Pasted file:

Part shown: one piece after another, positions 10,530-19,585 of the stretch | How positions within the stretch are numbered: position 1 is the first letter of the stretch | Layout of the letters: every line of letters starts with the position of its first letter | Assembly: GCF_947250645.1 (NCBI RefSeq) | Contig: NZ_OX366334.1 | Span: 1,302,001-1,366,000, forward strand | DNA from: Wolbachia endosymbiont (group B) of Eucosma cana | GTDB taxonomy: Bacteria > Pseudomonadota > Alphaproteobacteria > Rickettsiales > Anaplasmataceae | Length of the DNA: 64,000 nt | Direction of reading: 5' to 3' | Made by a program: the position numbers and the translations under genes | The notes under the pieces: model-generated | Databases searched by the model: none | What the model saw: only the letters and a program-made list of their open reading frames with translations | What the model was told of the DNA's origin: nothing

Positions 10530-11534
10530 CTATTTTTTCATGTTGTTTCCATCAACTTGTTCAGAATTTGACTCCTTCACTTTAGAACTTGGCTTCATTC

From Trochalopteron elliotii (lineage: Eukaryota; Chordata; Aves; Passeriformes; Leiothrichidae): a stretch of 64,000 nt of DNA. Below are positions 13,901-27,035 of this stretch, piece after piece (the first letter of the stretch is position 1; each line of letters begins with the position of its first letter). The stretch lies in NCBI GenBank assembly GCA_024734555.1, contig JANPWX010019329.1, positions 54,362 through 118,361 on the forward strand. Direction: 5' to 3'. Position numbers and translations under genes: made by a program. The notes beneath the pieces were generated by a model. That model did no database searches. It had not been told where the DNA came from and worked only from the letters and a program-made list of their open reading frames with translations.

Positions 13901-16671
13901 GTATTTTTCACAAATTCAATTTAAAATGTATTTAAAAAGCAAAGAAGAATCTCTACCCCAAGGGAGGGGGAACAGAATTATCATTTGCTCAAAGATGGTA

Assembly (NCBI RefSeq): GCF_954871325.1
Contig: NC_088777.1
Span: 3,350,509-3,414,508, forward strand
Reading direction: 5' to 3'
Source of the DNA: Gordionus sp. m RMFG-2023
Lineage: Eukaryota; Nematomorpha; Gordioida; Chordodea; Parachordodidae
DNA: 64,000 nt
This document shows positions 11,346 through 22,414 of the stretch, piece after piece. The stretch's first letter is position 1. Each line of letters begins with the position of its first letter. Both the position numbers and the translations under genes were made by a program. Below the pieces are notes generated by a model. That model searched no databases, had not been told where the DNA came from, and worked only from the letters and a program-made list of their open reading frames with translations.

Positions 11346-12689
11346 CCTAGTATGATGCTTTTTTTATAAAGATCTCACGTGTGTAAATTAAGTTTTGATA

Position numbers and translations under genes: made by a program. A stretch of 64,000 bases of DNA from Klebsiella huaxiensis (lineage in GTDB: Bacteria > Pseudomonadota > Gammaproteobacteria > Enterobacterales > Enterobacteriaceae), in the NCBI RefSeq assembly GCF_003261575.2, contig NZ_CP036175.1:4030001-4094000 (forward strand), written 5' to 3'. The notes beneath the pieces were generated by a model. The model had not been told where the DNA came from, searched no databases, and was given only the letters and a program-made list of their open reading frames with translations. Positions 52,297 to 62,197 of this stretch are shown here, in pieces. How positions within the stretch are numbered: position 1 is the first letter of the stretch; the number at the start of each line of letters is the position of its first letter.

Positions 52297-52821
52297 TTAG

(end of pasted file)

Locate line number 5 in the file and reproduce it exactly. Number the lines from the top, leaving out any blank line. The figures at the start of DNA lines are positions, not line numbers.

Positions 13901-16671